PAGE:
Sunday, 20 January 2013

We don’t need “snow wardens.” We need community spirit and personal responsibility.

There’s only one thing more predictable than the sight of Britain coming to a standstill at the first heavy snowfall, and that’s someone moaning about the fact that Britain always comes to a standstill at the first heavy snowfall. Far be it from me to worry about such grumbling.

On Friday, it snowed in Bristol. A lot. For days, we were told to expect Snowmaggedon. Be prepared. Stay warm. Only make essential journeys. (Problem is, society hasn’t quite worked out what an essential journey is). The trains excelled themselves, with South West cancelling some its services before a flake had even fallen. That’s the Blitz spirit we all know and love. With some admirable exceptions, schools closed, forcing parents to take a day off work.
The thing about snow is that it starts off looking beautiful and magical, but soon the white fluffy stuff turns to the treacherous icy stuff. This is where you hope the council does its job and grits as many streets and roads as it possibly can. Where I live, the picture is mixed, with main roads clear, but pavements ungritted – and hazardous.  Traipsing down the Well Roads has become something of a trial. And getting down my own (non-main) road is hard enough at the moment.

But, it needn’t be.
I have just learned about “snow wardens.” The council appoints them for the hilliest parts of the city. Apparently, there are 58 of them. Their job? To help clear the snow and ice away. The council provides them with a shovel, some grit and high-visibility jackets (which might make them hard to distinguish from offenders on community service, assuming such schemes still exist).

Now, I don’t have a problem with the “snow wardens” idea per se. But, let’s be honest. The only reason such a scheme exists in the first place is because few of us can be bothered to scrape away the snow and ice from outside our homes. It’s great that there are volunteers out there happy to help, but is it too much to ask that each and every one of us who can, does their bit? Why should the council need to appoint “snow wardens?”
If we can’t be relied on to do something which should take no more than a few minutes, it’s no wonder older (and even younger) generations lament the passing of community spirit in this country. In times gone by, people wouldn’t need to be asked to bring out a shovel. They’d already be there, bright and early, and doing their neighbours’ path too.

This is only a small gripe. It’s not the end of the world. It just feels like nowadays we rely on authority, or the goodwill of others, to do everything for us. The council should get on with gritting and salting main roads. The rest of us can take care of our own streets and paths.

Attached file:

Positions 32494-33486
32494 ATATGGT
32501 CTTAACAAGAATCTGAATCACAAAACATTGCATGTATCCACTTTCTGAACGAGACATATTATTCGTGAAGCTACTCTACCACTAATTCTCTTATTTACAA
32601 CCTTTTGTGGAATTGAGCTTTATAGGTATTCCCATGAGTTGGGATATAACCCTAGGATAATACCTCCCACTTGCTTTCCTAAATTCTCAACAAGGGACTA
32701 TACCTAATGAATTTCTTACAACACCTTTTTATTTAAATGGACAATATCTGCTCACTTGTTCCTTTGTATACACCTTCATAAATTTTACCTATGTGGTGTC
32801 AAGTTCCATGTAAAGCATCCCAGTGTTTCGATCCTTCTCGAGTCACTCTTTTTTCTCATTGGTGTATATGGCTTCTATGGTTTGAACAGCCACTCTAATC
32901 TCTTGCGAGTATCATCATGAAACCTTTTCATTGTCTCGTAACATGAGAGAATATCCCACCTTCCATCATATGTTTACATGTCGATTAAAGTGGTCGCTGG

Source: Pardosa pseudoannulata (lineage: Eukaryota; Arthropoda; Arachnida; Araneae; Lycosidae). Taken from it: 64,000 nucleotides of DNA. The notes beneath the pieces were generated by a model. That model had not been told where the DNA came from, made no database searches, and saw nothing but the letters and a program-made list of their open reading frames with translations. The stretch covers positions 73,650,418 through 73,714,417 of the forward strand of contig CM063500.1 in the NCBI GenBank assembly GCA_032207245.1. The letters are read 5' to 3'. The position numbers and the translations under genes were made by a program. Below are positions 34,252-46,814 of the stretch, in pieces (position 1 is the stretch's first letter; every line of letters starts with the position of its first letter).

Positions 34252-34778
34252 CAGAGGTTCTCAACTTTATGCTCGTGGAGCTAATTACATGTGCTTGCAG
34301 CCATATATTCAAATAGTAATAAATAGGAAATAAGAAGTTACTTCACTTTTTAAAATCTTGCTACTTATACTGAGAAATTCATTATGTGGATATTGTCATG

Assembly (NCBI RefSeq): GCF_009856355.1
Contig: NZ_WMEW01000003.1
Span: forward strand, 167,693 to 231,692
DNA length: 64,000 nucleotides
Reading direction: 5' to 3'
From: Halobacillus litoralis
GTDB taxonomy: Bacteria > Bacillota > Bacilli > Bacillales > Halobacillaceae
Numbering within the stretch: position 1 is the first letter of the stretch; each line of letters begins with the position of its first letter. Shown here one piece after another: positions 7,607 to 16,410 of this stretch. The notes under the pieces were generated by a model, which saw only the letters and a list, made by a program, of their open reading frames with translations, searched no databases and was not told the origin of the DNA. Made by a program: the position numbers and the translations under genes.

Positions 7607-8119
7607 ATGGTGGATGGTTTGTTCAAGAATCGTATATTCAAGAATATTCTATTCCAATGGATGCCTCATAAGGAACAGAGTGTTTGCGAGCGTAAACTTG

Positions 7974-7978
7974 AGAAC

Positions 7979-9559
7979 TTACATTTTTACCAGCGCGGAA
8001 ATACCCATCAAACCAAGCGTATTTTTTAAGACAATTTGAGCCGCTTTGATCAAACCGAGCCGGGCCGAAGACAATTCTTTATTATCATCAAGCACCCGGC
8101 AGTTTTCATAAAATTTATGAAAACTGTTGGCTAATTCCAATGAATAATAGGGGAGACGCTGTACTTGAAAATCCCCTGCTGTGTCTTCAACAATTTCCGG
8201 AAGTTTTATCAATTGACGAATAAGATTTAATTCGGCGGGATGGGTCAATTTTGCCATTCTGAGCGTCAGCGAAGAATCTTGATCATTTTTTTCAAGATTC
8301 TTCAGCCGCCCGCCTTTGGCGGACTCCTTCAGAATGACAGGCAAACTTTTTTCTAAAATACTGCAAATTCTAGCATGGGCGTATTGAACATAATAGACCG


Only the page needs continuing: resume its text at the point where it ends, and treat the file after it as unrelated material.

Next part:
And for those worried about the health and safety police advising against removing snow without the appropriate training, or those concerned about being sued should a stranger slip over outside their home as a result of a homeowner’s inept clearing job, help is at hand. Government advice, issued in October 2010, sought to demolish the usual myths that get banded about. We now have a “Snow Code.” Yes, really. Commonsense is the order of the day and people have been reassured that they are “extremely unlikely” to be sued if someone slips. I mean “snow code!” What on earth have we become??

This comment piece was first published on thisisbristol on Sunday 20th January 2013


  1. I live in Upper Knowle. Community spirit vanished here when Tesco & then Sainsburys opened. Our neighbours started to drive there. They literally stopped walking along the street, existing acquaintances have become just a wave through a windscreen - and only dog walkers remain to acknowledge on a regular basis. When it snows, most peoples reaction is - "How am I going to get the car out?" Looking up my street, some people have cleared a bit of pavement to the door of their car - but thats about it.
    We don't know the people around us anymore. I've watched the occupants of our street ( which is a steep hill) cope with several very difficult winters with barely a comment to each other, as we are now unfamiliar with one another. Having all our facilities relocated away from neighbourhoods has removed opportunity for unorganised social interaction.

  2. "been reassured that they are “extremely unlikely” to be sued if someone slips."

    Oh come on. Why are they even putting the risk that high ? Are people too afraid to knock the attack on compensation culture?

    Highways litigation has been with us for 500 years. Not once has anyone been sued for this in 500 winters. Its a tablod smearing lie. I fail to understand why it is given credence, other than to support the endless attack on "compensation culture".

    Don't worry, come April you will struggle to sue anyone for anything - car accidents, work accidents. And its barely made the papers !

    [Also - the post above is spot on]


  3. This comment has been removed by a blog administrator.